31.1 Overview of Host Resistance......Page 764
31.2 Cells, Tissues, and Organs of the Immune System......Page 765
31.3 Phagocytosis......Page 773
31.4 Inflammation......Page 777
31.5 Physical Barriers in Nonspecific (Innate) Resistance......Page 779
31.6 Chemical Mediators in Nonspecific (Innate) Resistance......Page 783
32 Specific (Adaptive) Immunity......Page 794
32.2 Antigens......Page 795
32.3 Types of Specific (Adaptive) Immunity......Page 797
32.4 Recognition of Foreignness......Page 799
■ Techniques & Applications 32.1: Donor Selection for Tissue or Organ Transplants......Page 800
32.5 T Cell Biology......Page 802
32.6 B Cell Biology......Page 807
32.7 Antibodies......Page 810
32.8 Action of Antibodies......Page 820
■ Techniques & Applications 32.2: Monoclonal Antibody Technology......Page 821
32.10 Acquired Immune Tolerance......Page 823
32.11 Immune Disorders......Page 824
33.1 Host-Parasite Relationships......Page 836
33.2 Pathogenesis of Viral Diseases......Page 839
33.3 Overview of Bacterial Pathogenesis......Page 841
33.4 Toxigenicity......Page 845
33.5 Host Defense Against Microbial Invasion......Page 851
33.6 Microbial Mechanisms for Escaping Host Defenses......Page 853
34.1 The Development of Chemotherapy......Page 856
34.2 General Characteristics of Antimicrobial Drugs......Page 858
34.3 Determining the Level of Antimicrobial Activity......Page 861
34.4 Antibacterial Drugs......Page 862
34.6 Drug Resistance......Page 870
■ Disease 34.2: Antibiotic Misuse and Drug Resistance......Page 871
34.7 Antifungal Drugs......Page 875
34.8 Antiviral Drugs......Page 876
34.9 Antiprotozoan Drugs......Page 877
35.1 Specimens......Page 880
■ Techniques & Applications 35.1: Standard Microbial Practices......Page 882
35.2 Identification of Microorganisms from Specimens......Page 885
■ Microbial Tidbits 35.2: Biosensors: The Future Is Now......Page 892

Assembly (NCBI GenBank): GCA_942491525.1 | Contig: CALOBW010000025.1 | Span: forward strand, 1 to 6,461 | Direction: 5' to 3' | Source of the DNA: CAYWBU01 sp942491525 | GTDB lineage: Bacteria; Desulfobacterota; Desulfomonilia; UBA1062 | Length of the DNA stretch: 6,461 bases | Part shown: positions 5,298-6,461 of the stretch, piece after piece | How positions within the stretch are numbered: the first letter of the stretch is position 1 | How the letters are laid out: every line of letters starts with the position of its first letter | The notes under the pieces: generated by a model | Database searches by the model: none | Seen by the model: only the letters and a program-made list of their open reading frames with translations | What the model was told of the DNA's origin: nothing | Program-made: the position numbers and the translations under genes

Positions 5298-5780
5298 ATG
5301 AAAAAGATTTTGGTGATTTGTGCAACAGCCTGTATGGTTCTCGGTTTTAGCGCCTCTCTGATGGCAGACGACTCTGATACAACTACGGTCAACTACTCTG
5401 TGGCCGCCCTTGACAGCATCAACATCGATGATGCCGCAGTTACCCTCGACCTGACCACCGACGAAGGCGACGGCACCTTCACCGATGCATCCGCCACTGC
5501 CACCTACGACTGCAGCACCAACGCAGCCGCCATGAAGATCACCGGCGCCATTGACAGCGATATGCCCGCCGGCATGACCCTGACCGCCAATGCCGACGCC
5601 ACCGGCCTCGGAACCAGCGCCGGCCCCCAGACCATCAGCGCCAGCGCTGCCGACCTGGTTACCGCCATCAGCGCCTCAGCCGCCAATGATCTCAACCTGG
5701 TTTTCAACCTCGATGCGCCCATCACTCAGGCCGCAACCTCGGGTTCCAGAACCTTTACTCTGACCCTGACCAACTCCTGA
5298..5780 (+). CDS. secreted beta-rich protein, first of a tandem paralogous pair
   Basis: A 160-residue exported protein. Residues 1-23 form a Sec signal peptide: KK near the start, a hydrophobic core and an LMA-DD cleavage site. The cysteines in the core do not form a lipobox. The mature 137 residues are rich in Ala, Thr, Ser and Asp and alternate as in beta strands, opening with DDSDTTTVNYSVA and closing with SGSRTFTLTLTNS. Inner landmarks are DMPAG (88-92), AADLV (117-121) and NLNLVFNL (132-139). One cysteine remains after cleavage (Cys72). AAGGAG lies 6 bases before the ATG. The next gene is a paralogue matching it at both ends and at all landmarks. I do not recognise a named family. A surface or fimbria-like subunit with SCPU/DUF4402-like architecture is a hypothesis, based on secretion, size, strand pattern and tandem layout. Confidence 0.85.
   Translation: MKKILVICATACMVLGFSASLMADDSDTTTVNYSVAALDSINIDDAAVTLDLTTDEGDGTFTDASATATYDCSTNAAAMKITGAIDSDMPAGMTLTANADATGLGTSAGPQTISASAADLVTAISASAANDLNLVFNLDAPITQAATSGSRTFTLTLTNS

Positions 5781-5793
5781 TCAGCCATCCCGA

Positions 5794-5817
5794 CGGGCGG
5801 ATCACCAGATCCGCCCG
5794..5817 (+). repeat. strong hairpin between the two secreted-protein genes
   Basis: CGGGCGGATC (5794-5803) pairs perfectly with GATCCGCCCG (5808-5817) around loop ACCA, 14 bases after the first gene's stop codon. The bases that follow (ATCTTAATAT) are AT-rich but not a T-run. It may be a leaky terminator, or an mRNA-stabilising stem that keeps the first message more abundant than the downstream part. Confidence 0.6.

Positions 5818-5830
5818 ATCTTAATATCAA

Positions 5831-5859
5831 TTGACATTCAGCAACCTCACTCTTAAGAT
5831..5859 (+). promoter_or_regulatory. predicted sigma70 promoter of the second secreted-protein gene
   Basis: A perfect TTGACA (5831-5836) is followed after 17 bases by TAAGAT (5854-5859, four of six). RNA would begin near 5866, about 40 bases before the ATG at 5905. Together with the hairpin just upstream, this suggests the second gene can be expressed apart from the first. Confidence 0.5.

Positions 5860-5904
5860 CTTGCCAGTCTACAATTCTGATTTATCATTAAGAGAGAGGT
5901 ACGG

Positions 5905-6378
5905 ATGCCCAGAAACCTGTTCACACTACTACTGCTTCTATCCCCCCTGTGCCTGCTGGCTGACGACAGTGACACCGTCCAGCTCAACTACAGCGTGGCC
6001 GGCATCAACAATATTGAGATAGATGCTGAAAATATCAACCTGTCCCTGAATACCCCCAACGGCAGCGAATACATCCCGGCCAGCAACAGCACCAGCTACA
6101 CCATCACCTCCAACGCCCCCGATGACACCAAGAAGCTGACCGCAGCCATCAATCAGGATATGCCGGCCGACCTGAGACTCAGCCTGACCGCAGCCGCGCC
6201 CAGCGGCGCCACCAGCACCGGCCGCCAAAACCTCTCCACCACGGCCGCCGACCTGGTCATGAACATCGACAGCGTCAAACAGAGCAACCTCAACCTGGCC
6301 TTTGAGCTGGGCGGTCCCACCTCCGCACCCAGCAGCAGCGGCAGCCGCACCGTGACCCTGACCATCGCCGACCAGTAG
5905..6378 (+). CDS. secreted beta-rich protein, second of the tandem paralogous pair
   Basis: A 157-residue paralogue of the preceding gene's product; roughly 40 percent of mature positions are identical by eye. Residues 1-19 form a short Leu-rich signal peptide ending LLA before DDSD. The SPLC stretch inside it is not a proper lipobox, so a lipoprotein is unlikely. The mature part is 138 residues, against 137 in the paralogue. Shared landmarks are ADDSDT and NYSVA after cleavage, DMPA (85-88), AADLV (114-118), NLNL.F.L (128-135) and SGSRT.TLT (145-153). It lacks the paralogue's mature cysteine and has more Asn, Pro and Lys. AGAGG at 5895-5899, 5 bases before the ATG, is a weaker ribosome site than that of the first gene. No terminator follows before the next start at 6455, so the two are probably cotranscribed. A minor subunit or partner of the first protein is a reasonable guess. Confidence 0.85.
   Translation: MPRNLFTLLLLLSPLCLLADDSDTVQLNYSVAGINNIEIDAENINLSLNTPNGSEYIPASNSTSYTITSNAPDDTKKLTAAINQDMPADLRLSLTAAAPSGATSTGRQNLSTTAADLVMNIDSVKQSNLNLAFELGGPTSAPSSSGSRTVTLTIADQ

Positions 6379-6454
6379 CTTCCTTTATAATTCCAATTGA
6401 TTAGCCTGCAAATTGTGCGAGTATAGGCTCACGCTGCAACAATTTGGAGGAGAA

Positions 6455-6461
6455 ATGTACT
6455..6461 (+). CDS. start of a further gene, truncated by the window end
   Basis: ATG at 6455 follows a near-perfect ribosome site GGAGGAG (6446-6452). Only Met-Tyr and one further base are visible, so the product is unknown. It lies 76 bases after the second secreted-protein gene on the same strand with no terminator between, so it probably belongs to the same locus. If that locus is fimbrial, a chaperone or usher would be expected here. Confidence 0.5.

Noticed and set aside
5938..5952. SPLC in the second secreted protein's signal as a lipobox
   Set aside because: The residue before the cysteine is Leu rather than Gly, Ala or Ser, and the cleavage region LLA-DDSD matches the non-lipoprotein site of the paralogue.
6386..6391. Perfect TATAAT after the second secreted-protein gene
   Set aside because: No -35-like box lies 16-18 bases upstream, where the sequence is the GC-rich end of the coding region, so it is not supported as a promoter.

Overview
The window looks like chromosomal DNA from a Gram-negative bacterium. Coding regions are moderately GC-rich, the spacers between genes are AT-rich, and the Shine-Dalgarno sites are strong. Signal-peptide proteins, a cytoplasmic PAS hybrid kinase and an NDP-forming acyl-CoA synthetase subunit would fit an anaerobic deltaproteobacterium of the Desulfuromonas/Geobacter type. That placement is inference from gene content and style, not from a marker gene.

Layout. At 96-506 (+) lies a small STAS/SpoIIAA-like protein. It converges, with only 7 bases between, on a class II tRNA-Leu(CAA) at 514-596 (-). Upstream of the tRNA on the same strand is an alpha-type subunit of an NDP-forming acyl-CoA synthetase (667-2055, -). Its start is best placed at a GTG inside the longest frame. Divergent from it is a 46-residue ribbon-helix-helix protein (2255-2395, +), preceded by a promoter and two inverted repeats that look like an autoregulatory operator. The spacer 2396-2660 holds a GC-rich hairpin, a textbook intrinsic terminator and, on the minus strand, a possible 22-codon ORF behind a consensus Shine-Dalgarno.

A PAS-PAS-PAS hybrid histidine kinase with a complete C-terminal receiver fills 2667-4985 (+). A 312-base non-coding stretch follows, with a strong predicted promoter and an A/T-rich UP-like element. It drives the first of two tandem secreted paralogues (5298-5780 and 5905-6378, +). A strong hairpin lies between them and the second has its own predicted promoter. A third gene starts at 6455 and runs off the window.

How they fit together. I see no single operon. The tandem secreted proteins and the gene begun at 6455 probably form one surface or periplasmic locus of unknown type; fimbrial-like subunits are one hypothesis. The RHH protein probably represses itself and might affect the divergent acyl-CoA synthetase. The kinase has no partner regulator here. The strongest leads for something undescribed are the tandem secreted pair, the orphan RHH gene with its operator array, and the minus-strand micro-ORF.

35.3 Clinical Immunology......Page 896
■ Techniques & Applications 35.3: History and Importance of Serotyping......Page 897
35.5 Computers in Clinical Microbiology......Page 903
36 The Epidemiology of Infectious Disease......Page 906
■ Historical Highlights 36.1: John Snow—The First Epidemiologist......Page 907
36.2 Measuring Frequency: The Epidemiologist’s Tools......Page 908
36.3 Recognition of an Infectious Disease In a Population......Page 909
36.4 Recognition of an Epidemic......Page 910
36.5 The Infectious Disease Cycle: Story of a Disease......Page 912
■ Historical Highlights 36.3: The First Indications of Person-to-Person Spread of an Infectious Disease......Page 917
36.7 Emerging and Reemerging Infectious Diseases and Pathogens......Page 918
36.8 Control of Epidemics......Page 921
■ Historical Highlights 36.4: The First Immunizations......Page 923
■ Historical Highlights 36.5: 1346—The First Recorded Biological Warfare Attack......Page 926
36.10 Global Travel and Health Considerations......Page 928
36.11 Nosocomial Infections......Page 929
37 Human Diseases Causedby Viruses and Prions......Page 934
37.1 Airborne Diseases......Page 935
■ Disease 37.1: Reye’s and Guillain-Barré Syndromes......Page 939
37.2 Arthropod-Borne Diseases......Page 943
■ Disease 37.2: Viral Hemorrhagic Fevers— A Microbial History Lesson......Page 944
37.3 Direct Contact Diseases......Page 946
37.4 Food-Borne and Waterborne Diseases......Page 960